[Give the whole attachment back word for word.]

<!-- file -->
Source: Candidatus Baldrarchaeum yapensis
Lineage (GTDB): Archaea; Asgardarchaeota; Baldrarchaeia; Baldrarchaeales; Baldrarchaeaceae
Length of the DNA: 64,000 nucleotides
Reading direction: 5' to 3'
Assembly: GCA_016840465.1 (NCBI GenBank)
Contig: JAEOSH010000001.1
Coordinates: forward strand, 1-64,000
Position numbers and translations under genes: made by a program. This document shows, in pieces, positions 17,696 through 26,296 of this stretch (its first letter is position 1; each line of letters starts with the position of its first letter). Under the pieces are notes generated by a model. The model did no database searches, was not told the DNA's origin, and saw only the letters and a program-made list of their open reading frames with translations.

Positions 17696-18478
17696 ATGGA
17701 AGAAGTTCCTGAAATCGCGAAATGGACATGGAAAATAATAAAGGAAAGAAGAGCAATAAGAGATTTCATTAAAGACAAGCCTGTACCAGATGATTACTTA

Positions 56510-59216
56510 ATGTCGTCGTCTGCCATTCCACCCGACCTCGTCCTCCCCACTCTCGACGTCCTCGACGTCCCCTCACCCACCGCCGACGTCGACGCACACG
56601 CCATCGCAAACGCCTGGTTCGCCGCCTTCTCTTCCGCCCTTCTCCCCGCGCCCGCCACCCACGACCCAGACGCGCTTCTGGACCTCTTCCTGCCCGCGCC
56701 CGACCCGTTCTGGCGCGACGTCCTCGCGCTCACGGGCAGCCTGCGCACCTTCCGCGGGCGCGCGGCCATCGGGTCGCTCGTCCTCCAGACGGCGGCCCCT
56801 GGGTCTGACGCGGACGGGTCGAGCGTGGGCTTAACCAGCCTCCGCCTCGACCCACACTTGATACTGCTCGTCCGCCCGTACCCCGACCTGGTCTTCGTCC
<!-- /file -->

Source: Candidatus Baldrarchaeum yapensis
Lineage (GTDB): Archaea; Asgardarchaeota; Baldrarchaeia; Baldrarchaeales; Baldrarchaeaceae
Length of the DNA: 64,000 nucleotides
Reading direction: 5' to 3'
Assembly: GCA_016840465.1 (NCBI GenBank)
Contig: JAEOSH010000001.1
Coordinates: forward strand, 1-64,000
Position numbers and translations under genes: made by a program. This document shows, in pieces, positions 17,696 through 26,296 of this stretch (its first letter is position 1; each line of letters starts with the position of its first letter). Under the pieces are notes generated by a model. The model did no database searches, was not told the DNA's origin, and saw only the letters and a program-made list of their open reading frames with translations.

Positions 17696-18478
17696 ATGGA
17701 AGAAGTTCCTGAAATCGCGAAATGGACATGGAAAATAATAAAGGAAAGAAGAGCAATAAGAGATTTCATTAAAGACAAGCCTGTACCAGATGATTACTTA

Positions 56510-59216
56510 ATGTCGTCGTCTGCCATTCCACCCGACCTCGTCCTCCCCACTCTCGACGTCCTCGACGTCCCCTCACCCACCGCCGACGTCGACGCACACG
56601 CCATCGCAAACGCCTGGTTCGCCGCCTTCTCTTCCGCCCTTCTCCCCGCGCCCGCCACCCACGACCCAGACGCGCTTCTGGACCTCTTCCTGCCCGCGCC
56701 CGACCCGTTCTGGCGCGACGTCCTCGCGCTCACGGGCAGCCTGCGCACCTTCCGCGGGCGCGCGGCCATCGGGTCGCTCGTCCTCCAGACGGCGGCCCCT
56801 GGGTCTGACGCGGACGGGTCGAGCGTGGGCTTAACCAGCCTCCGCCTCGACCCACACTTGATACTGCTCGTCCGCCCGTACCCCGACCTGGTCTTCGTCC